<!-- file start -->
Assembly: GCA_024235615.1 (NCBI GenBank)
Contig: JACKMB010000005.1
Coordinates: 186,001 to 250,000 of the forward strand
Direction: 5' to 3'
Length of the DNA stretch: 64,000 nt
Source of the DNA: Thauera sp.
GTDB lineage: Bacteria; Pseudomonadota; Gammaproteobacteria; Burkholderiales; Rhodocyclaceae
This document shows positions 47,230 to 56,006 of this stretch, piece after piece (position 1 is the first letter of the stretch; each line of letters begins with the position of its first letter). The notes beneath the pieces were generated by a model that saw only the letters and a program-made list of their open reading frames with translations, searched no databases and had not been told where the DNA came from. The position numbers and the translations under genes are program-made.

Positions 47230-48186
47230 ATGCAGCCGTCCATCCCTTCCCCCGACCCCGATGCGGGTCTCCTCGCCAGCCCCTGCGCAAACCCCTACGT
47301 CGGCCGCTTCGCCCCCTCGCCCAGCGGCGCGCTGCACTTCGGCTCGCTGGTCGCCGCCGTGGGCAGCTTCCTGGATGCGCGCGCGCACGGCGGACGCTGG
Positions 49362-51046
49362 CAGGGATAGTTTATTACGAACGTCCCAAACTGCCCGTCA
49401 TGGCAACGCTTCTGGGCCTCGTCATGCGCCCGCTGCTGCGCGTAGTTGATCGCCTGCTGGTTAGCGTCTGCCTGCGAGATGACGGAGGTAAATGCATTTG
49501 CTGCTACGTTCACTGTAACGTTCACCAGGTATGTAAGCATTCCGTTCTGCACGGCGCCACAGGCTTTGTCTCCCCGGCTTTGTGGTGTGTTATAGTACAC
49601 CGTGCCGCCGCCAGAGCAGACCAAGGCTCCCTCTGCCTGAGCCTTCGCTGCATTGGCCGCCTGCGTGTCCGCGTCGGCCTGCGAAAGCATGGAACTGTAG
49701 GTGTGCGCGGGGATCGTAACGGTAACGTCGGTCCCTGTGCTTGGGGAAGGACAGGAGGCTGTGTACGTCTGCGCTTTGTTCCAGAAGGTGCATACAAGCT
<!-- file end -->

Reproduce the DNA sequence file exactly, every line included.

Assembly: GCA_024235615.1 (NCBI GenBank)
Contig: JACKMB010000005.1
Coordinates: 186,001 to 250,000 of the forward strand
Direction: 5' to 3'
Length of the DNA stretch: 64,000 nt
Source of the DNA: Thauera sp.
GTDB lineage: Bacteria; Pseudomonadota; Gammaproteobacteria; Burkholderiales; Rhodocyclaceae
This document shows positions 47,230 to 56,006 of this stretch, piece after piece (position 1 is the first letter of the stretch; each line of letters begins with the position of its first letter). The notes beneath the pieces were generated by a model that saw only the letters and a program-made list of their open reading frames with translations, searched no databases and had not been told where the DNA came from. The position numbers and the translations under genes are program-made.

Positions 47230-48186
47230 ATGCAGCCGTCCATCCCTTCCCCCGACCCCGATGCGGGTCTCCTCGCCAGCCCCTGCGCAAACCCCTACGT
47301 CGGCCGCTTCGCCCCCTCGCCCAGCGGCGCGCTGCACTTCGGCTCGCTGGTCGCCGCCGTGGGCAGCTTCCTGGATGCGCGCGCGCACGGCGGACGCTGG
Positions 49362-51046
49362 CAGGGATAGTTTATTACGAACGTCCCAAACTGCCCGTCA
49401 TGGCAACGCTTCTGGGCCTCGTCATGCGCCCGCTGCTGCGCGTAGTTGATCGCCTGCTGGTTAGCGTCTGCCTGCGAGATGACGGAGGTAAATGCATTTG
49501 CTGCTACGTTCACTGTAACGTTCACCAGGTATGTAAGCATTCCGTTCTGCACGGCGCCACAGGCTTTGTCTCCCCGGCTTTGTGGTGTGTTATAGTACAC
49601 CGTGCCGCCGCCAGAGCAGACCAAGGCTCCCTCTGCCTGAGCCTTCGCTGCATTGGCCGCCTGCGTGTCCGCGTCGGCCTGCGAAAGCATGGAACTGTAG
49701 GTGTGCGCGGGGATCGTAACGGTAACGTCGGTCCCTGTGCTTGGGGAAGGACAGGAGGCTGTGTACGTCTGCGCTTTGTTCCAGAAGGTGCATACAAGCT